Create a Code of Conduct Incident Line with Node.js
Published on May 5, 2021

Having a Code of Conduct as a community organizer is only one part of the story—having well-thought-out ways to report and respond to bad behavior is also vital. At events I've run in the past, a phone number has been one way provided to attendees—they can either call or text the number and it forwards on to several organizers who have the responsibility to be available to deal with any issues.

Today I'll show you how to build your own with the Vonage Voice and Messages APIs, complete with a simple dashboard to download call recordings and log incoming messages.

You can find the final project code at


  • Node.js installed on your machine

  • node-cli, which you can install by running npm install nexmo-cli@beta -g

Create a new directory and open it in a terminal. Run npm init -y to create a package.json file and install dependencies with npm install express body-parser nunjucks uuid nedb-promises nexmo@beta.

Vonage API Account

To complete this tutorial, you will need a Vonage API account. If you don’t have one already, you can sign up today and start building with free credit. Once you have an account, you can find your API Key and API Secret at the top of the Vonage API Dashboard.

This tutorial also uses a virtual phone number. To purchase one, go to Numbers > Buy Numbers and search for one that meets your needs.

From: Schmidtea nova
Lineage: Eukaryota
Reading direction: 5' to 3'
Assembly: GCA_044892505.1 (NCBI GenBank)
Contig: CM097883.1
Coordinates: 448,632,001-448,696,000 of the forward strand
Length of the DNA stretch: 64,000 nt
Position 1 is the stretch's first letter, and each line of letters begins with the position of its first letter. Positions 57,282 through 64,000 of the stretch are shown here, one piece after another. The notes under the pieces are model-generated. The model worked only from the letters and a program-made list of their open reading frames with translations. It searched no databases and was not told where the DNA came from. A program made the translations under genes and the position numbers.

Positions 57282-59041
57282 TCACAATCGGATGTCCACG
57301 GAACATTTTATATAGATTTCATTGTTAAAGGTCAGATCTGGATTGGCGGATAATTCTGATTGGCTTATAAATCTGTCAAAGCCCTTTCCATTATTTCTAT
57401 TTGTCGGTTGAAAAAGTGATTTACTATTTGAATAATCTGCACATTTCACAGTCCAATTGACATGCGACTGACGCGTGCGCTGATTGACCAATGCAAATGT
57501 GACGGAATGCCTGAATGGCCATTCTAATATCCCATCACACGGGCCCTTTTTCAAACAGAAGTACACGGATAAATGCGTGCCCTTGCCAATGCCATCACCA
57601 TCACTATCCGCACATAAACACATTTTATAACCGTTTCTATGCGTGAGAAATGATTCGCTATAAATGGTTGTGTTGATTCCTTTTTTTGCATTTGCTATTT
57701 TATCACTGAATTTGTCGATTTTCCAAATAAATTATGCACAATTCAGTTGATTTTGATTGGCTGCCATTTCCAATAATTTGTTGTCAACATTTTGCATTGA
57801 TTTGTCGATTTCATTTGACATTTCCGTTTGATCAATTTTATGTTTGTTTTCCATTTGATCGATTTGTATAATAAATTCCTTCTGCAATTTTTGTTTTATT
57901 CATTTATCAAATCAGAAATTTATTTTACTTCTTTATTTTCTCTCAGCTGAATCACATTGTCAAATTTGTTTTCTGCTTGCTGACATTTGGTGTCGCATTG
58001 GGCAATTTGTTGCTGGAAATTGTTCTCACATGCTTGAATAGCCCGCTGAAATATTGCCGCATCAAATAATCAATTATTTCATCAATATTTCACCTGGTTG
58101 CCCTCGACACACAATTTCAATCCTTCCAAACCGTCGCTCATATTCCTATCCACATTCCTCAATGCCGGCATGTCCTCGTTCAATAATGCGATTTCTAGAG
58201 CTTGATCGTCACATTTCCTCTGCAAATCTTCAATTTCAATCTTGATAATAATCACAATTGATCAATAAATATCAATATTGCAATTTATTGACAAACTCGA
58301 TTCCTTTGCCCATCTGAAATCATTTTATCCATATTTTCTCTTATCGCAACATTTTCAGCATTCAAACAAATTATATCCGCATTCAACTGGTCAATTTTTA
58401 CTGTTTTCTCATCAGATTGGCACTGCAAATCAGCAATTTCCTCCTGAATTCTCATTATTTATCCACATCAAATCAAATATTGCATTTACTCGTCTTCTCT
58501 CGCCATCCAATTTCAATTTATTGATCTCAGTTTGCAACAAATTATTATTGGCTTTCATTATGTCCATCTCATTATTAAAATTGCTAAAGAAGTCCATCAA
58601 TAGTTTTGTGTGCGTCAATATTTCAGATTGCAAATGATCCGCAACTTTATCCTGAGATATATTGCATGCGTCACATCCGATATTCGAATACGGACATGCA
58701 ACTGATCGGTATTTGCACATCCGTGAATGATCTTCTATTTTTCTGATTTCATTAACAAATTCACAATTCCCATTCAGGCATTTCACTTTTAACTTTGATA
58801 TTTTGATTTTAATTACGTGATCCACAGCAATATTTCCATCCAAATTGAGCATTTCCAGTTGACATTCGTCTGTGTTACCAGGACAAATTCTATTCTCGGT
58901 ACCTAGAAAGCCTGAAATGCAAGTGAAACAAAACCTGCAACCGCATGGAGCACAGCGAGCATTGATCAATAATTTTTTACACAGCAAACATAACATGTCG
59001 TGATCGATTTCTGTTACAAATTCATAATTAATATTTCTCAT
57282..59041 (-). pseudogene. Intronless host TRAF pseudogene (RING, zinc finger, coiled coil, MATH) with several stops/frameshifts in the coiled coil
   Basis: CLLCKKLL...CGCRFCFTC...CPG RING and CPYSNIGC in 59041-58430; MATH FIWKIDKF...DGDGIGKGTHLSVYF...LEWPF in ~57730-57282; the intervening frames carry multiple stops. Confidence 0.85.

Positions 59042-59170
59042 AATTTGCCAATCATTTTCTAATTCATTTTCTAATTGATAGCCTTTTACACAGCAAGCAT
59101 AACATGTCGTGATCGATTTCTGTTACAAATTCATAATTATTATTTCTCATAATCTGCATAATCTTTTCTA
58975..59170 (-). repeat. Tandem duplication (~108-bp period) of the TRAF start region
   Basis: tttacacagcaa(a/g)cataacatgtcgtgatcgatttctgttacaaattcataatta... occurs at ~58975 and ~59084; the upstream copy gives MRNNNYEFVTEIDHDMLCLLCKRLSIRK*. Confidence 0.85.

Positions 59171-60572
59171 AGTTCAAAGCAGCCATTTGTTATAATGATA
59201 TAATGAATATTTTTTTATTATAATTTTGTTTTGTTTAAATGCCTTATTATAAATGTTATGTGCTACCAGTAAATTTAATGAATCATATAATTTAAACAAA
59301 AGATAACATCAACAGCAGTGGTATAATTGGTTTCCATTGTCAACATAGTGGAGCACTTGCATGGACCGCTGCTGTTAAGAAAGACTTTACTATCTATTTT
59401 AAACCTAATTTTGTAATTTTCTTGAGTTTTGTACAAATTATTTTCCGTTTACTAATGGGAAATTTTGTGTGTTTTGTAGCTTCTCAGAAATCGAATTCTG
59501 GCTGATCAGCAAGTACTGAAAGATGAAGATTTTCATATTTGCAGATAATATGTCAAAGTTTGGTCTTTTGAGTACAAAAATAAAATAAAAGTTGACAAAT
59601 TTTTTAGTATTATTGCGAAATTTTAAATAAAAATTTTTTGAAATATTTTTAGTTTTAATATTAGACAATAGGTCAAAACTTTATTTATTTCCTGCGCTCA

Set up Dependencies

Create an index.js file and set up the dependencies:


const uuid = require('uuid')
const app = require('express')()
const bodyParser = require('body-parser')
const nedb = require('nedb-promises')
const Nexmo = require('nexmo')
const nunjucks = require('nunjucks')

app.use(bodyParser.urlencoded({ extended: false }))

// Future code goes here


Once you've done this, run npx ngrok http 3000 in a new terminal, and take note of the temporary ngrok URL. This is used to make localhost:3000 available to the public web.

Buy a Virtual Number & Set up the Nexmo Client

Open another terminal in your project directory and create a new application with the command line interface (CLI):

nexmo app:create
  -> Select Capabilities: voice, messages
  -> Use the default HTTP methods? Y
  -> Voice Answer URL: https://NGROK_URL/answer
  -> Voice Event URL: https://NGROK_URL/event
  -> Messages Inbound URL: https://NGROK_URL/inbound
  -> Messages Status URL: https://NGROK_URL/event
  -> Private Key path: private.key

Take note of the Application ID shown in your terminal, then search for a number (you can replace GB with your country code):

nexmo number:search GB --sms --voice

Copy one of the numbers to your clipboard, buy it and link it to your application:

nexmo number:buy NUMBER
nexmo link:app NUMBER APP_ID
nexmo numbers:update NUMBER --mo_http_url https://NGROK_URL/sms

In index.js, initialize the Nexmo client:

const nexmo = new Nexmo({ 
  apiKey: 'API_KEY', 
  apiSecret: 'API_SECRET',
  applicationId: 'APPLICATION_ID',
  privateKey: './private.key'

Respond to an Incoming Call With Speech

Create the GET /answer endpoint and return a Nexmo Call Control Object (NCCO) with a single talk action:

app.get('/answer', async (req, res) => {
    { action: 'talk', voiceName: 'Amy', text: 'This is the Code of Conduct Incident Response Line' }
})'/event', (req, res) => {

The POST /event endpoint will later have call data sent to it, and for now, should just respond with a HTTP 200 OK status.

Checkpoint: Start your server by running node index.js and then call the number you bought with the CLI - you should have the message read aloud, and then the call should hang up. If there are issues, you can always check the number and application settings in the dashboard.

Respond to an Incoming Call by Dialling In Organizers